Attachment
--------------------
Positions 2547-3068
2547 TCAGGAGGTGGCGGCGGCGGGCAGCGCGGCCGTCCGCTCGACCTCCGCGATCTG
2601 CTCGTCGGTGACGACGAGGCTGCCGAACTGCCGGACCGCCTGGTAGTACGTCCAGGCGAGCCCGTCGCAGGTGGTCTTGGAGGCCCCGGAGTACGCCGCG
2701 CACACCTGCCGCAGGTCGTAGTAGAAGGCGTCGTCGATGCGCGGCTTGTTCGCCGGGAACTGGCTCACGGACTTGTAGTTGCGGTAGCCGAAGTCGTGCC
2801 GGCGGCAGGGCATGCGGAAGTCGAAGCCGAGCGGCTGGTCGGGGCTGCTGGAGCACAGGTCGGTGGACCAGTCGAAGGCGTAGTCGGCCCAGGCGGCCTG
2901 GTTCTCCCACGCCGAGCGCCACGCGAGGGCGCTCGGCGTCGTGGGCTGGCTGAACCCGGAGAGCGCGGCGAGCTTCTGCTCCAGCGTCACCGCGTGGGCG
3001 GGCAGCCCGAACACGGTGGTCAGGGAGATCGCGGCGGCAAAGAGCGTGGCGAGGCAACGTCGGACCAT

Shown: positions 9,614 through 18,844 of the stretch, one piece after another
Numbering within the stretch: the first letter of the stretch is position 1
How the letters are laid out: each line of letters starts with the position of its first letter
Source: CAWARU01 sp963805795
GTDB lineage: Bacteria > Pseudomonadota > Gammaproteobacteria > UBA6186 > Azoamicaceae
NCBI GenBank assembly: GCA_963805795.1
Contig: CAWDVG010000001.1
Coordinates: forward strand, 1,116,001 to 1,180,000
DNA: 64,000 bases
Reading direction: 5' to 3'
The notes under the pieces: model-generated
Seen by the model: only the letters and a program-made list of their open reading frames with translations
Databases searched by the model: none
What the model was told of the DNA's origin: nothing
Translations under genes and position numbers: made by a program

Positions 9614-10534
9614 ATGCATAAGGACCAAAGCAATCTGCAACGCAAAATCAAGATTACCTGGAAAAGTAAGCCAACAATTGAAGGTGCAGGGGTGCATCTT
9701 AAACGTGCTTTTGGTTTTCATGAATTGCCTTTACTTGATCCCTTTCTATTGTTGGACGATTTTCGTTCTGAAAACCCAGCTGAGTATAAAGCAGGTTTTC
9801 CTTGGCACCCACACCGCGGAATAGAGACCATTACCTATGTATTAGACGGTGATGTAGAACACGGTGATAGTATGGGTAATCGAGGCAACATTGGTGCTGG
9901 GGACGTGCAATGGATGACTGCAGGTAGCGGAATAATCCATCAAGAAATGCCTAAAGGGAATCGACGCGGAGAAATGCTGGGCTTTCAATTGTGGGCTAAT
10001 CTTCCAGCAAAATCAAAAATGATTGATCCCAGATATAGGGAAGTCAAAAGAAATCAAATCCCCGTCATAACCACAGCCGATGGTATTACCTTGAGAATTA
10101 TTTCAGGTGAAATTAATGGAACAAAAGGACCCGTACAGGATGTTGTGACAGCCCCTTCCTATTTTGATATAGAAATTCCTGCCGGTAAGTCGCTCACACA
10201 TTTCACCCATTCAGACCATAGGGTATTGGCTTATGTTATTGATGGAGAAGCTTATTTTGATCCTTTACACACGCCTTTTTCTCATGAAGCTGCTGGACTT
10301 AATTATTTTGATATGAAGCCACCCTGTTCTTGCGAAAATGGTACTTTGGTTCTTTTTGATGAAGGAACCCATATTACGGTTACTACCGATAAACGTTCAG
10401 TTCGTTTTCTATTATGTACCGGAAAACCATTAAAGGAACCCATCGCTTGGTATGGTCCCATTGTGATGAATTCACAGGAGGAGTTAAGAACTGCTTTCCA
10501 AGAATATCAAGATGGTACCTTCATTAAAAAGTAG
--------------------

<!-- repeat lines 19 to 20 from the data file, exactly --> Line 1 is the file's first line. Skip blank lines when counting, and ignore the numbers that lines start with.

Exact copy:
Seen by the model: only the letters and a program-made list of their open reading frames with translations
Databases searched by the model: none